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An expansion of the corporate criminal liability net: the new “failure to prevent” criminal offence

Following an intense and lengthy period of speculation, on 8 February 2023 the UK Government confirmed the introduction of a new “failure to prevent” corporate criminal offence. The new offence will be introduced by way of amendment to the Economic Crime and Corporate Transparency Bill (the Bill) which is currently undertaking its passage through Parliament. 

Further to our article setting out in detail the background to this new offence, we consider here the practical steps that companies may need to undertake in response, and potential risk areas arising for corporates.

Background to the new offence

The current position in the UK is that it is not a criminal offence to “fail to prevent” economic crime; however, the concept of “failure to prevent” offences in UK law is not a new one.

The Bribery Act 2010 (the Bribery Act) contains a “failure to prevent bribery” offence and the Criminal Finances Act 2017 (the Criminal Finances Act) contains two “failure to prevent the facilitation of tax evasion” offences. 

The Law Commission previously considered whether reform of corporate criminal liability was required in 2010 and concluded that it was not necessary. However, the question of reform came to the fore in the second half of 2022 after the Law Commission published an Options Paper concluding that there is a consensus on the need for reform.

This was followed by a proposed amendment during the Commons Committee Stage of the Bill in November 2022 to introduce a new corporate offence to “fail to prevent fraud, false accounting or money laundering” by an “associated person.” This amendment did not pass, but the UK Government committed to examine this further. Further weight was thrown behind a change in the law when the House of Lords Fraud Act 2006 and Digital Fraud Committee recommended in its report on 12 November 2022 that “[t]he Government must introduce a new corporate criminal offence of ‘failure to prevent fraud’ across all sectors.”

The UK Government faced further pressure when a cross-party group of MPs tabled similar amendments at the Bill’s Third Reading. Significantly, the Director of the UK’s Serious Fraud Office, Lisa Osofsky, also then backed the introduction of a “failure to prevent fraud” offence on 25 January 2023 when she described a potential new offence as having the “potential to transform prosecution” of the crime.

Lord Sharpe then confirmed on 8 February 2023 that the UK Government intends to introduce a new “failure to prevent” criminal offence during the Lords Committee stage.

What will the “failure to prevent” criminal offence look like?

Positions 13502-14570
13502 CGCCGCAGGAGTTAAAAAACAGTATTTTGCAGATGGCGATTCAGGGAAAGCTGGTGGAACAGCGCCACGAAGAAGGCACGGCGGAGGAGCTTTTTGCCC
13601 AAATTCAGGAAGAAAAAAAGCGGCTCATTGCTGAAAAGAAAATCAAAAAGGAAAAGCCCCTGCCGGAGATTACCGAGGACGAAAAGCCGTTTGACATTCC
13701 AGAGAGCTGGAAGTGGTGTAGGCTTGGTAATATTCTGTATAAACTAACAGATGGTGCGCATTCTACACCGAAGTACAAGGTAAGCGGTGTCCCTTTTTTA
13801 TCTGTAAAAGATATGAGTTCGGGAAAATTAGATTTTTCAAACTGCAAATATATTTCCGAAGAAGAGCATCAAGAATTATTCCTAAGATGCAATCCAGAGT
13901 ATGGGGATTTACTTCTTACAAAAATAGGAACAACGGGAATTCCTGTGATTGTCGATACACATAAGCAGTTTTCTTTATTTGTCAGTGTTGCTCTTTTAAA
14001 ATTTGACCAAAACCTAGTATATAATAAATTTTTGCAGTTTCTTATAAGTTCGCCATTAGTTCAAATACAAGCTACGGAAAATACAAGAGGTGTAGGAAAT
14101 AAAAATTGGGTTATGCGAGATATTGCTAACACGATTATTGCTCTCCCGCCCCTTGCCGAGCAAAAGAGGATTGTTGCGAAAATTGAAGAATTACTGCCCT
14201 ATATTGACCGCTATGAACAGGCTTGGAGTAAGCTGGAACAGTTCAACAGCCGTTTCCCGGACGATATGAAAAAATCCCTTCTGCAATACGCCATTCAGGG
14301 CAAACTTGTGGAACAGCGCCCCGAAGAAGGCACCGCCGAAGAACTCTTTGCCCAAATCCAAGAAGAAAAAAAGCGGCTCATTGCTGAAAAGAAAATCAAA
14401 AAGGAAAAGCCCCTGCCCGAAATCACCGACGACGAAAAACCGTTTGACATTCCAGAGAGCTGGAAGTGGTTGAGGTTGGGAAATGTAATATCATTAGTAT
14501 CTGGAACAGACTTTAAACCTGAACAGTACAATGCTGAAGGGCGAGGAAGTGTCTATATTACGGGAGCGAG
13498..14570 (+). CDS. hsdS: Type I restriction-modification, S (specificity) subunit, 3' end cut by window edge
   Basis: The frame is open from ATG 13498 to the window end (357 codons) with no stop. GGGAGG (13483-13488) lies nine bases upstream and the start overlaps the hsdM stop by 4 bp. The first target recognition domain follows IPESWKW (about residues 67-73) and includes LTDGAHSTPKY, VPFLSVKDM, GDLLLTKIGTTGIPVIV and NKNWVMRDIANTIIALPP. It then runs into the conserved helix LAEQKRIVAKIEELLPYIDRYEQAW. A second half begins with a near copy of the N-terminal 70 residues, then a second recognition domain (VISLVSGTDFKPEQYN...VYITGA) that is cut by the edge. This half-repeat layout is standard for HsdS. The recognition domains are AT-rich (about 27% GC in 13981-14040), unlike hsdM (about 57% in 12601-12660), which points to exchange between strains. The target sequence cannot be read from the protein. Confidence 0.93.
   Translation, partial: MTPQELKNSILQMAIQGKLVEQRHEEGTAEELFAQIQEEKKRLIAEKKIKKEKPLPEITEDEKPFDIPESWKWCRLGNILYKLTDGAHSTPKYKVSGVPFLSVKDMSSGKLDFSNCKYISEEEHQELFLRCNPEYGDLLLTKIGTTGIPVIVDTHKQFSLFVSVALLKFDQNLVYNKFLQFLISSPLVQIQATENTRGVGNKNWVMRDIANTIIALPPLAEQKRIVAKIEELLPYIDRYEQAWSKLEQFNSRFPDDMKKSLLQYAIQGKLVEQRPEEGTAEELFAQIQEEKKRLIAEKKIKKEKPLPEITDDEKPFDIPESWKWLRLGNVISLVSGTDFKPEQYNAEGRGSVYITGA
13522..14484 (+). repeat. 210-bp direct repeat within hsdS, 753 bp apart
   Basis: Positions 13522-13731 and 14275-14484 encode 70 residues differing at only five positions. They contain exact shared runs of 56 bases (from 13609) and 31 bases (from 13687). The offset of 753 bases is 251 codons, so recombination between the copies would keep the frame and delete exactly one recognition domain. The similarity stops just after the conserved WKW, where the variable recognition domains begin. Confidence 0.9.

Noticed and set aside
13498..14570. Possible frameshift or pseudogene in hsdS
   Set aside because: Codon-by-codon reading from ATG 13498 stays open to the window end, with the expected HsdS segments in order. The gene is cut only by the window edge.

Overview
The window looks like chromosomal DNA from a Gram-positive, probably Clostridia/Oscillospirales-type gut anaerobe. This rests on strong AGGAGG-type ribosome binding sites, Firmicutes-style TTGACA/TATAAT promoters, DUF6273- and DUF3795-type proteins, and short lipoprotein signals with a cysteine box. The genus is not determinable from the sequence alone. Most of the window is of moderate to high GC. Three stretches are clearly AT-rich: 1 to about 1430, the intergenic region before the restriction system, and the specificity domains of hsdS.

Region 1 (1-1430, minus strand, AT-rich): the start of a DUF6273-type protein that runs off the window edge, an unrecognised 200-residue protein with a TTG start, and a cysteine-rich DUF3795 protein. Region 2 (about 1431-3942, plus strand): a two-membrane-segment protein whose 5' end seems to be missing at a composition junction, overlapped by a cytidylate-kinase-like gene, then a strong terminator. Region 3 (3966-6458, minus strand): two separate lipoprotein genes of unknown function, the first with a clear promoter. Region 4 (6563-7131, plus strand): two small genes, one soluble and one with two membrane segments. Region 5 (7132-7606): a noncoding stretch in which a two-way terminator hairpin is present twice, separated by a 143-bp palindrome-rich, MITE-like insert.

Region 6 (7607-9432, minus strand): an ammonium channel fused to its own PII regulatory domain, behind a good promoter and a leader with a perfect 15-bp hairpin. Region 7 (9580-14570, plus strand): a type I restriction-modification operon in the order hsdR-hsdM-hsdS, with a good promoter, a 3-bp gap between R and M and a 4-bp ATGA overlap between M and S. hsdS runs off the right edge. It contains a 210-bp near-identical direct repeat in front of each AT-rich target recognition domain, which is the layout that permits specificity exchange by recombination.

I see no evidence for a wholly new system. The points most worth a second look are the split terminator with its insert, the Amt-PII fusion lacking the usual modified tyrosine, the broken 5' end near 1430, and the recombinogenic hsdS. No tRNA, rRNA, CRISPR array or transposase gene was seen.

Full details of the proposed offence are expected to be published shortly during the Lords Committee stages; however, it is widely expected that a new “failure to prevent” fraud offence would mean, broadly, that any company that fails to prevent fraud by an associated person would be committing an offence. It is likely that the only defence would be that the company had procedures in place to prevent fraud. Undoubtedly, the UK Government will look to draw on concepts used in similar offences under the Bribery Act and the Criminal Finances Act.

A key question will be around the precise scope of the new “failure to prevent” offence. In its Options Paper, the Law Commission recommended limiting the scope of any new offence to “core” fraud offences. These include:

  • fraud by false representation;
  • obtaining services dishonestly;
  • cheating the public revenue;
  • false accounting;
  • fraudulent trading;
  • dishonest representation for obtaining benefits; and
  • fraudulent evasion of excise duty. 

As with the “failure to prevent bribery” offence, we would expect that the UK Government will publish statutory guidance on the procedures-related defence. 

Impact on companies

A key focus for corporates will be understanding the precise scope of the offence and the UK Government’s expectations concerning any procedures-related defence.

Most critically, corporates which already have fraud detection and prevention systems and controls in place will likely need to re-appraise them in the light of any statutory guidance produced by the UK Government. And, of course, where companies do not have such systems and controls they will need to be established. 

In all likelihood, companies will need to ensure: 

  • top-level commitment to preventing fraud; 
  • that risks have been assessed and are kept under review;
  • that policies and procedures are in place and supported by appropriate training on fraud prevention issues;